I love a hike that lets you see five (or more) lakes on one trail. Sky Lakes Wilderness is a place I usually avoid in the warmer months just because it gets so damn buggy. Plus, there are usually a lot of people and we know about my aversion to people. But, seeing as it’s mid-October and the first snows have started to fall in the mountains, I wanted to check out the Blue Canyon trail before it became impassable.
When I got to the trailhead, there was a group of 6 or so about to start hiking. The ice and snow in the trees was warming up and ice chunks were hitting their cars hard, which I don’t think they realized. I backed up my car enough that it wouldn’t be affected as badly and took off down the trail with the dogs.
About 1 mile in, Round Lake appears on the left side of the trail. The sun was starting to melt and evaporate some of the snow and the surface of the lake was cold enough that it made for some really pretty fog.
After another mile, around 2.10 miles in total, I reached Blue Lake. Although there are clearly signs prohibiting camping, there were tons of campsites everywhere. The group of six was yelling across the lake as they searched for the perfect spot to camp.
The trail follows the shore of Blue Lake for a while, then there’s a fork. The left goes to Mud and Beal Lakes, whereas the right goes between Blue and Meadow Lakes, heading for Horseshoe and Pear Lakes (I know, so many freaking lakes!). I decided to go right.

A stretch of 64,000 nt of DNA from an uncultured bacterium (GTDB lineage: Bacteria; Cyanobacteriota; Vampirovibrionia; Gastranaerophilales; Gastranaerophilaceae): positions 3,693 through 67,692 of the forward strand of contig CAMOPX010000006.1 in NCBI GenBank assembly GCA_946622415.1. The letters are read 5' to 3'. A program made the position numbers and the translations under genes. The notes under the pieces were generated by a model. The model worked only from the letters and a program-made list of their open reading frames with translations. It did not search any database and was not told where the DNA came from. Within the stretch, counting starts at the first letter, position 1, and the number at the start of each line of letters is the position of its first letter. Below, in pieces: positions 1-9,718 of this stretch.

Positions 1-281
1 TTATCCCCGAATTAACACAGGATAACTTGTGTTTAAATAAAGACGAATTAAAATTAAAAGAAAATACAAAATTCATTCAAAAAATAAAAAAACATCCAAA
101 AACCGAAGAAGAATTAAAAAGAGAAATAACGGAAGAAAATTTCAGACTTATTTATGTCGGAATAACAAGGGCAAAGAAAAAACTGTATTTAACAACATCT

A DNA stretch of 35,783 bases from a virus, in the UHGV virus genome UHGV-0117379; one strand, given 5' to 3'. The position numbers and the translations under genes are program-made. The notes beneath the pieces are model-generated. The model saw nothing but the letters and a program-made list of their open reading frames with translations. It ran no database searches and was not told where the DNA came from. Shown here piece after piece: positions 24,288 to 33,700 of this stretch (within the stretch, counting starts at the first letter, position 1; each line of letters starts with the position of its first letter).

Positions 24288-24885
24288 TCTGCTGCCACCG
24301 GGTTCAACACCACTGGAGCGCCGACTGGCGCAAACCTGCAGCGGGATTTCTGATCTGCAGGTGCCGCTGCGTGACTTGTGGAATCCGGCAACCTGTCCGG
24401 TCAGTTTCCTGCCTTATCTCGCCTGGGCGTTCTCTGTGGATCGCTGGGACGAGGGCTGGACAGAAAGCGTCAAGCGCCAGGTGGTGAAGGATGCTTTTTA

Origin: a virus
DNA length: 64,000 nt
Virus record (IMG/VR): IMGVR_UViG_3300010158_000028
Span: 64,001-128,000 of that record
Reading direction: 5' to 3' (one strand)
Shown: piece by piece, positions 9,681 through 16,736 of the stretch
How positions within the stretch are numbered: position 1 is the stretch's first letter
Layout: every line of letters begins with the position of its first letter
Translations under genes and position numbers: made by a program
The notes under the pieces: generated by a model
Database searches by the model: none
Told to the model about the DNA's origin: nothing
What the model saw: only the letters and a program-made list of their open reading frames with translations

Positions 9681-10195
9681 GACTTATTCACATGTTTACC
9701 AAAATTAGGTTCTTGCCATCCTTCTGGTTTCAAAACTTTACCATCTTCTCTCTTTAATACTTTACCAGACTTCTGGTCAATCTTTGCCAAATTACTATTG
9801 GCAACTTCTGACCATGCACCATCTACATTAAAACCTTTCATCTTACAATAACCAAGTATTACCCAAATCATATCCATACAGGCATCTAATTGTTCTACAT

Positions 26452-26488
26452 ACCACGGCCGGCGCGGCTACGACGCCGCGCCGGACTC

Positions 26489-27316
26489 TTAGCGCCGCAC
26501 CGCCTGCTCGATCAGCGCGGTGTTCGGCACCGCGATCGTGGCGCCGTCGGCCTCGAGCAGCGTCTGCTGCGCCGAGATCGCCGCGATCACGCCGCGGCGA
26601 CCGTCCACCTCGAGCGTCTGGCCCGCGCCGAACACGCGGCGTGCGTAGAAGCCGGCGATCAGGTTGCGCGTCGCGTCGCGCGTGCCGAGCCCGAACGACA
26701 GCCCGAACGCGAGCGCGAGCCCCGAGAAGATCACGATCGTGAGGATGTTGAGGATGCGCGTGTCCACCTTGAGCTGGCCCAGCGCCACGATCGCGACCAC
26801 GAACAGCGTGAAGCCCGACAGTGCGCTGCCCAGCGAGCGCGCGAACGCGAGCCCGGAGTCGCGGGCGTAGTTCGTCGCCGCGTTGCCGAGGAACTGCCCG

Before long, Horseshoe Lake came into view. Whenever I go to a Horseshoe Lake, I have to go to the middle of the U. I don’t know why, it’s just a thing. So, I found a somewhat trail that led to a flooded camp in the middle of the U, then came back to get some last pictures of Horseshoe Lake and go home.
At this point, I had to decide whether or not I was going to go the extra .6 miles to get to Pear Lake. The sun was getting lower in the sky and that extra mile meant I could be pushing dusk by the time I got to the car, especially if I had any issues. Yet, I couldn’t pass up seeing one last lake. Plus, I was looking at the map and it looked like I would get a good view of the full length of the skinny lake, so I went the extra bit to see Pear Lake.
In 4 short miles, I saw 5 new lakes and I could’ve seen more if I’d hiked a bit further. Heading back home, I started getting into the golden hour and the light was amazing. What a wonderful hike in the snow!
If you’re curious, here’s the map and elevation profile for my hike: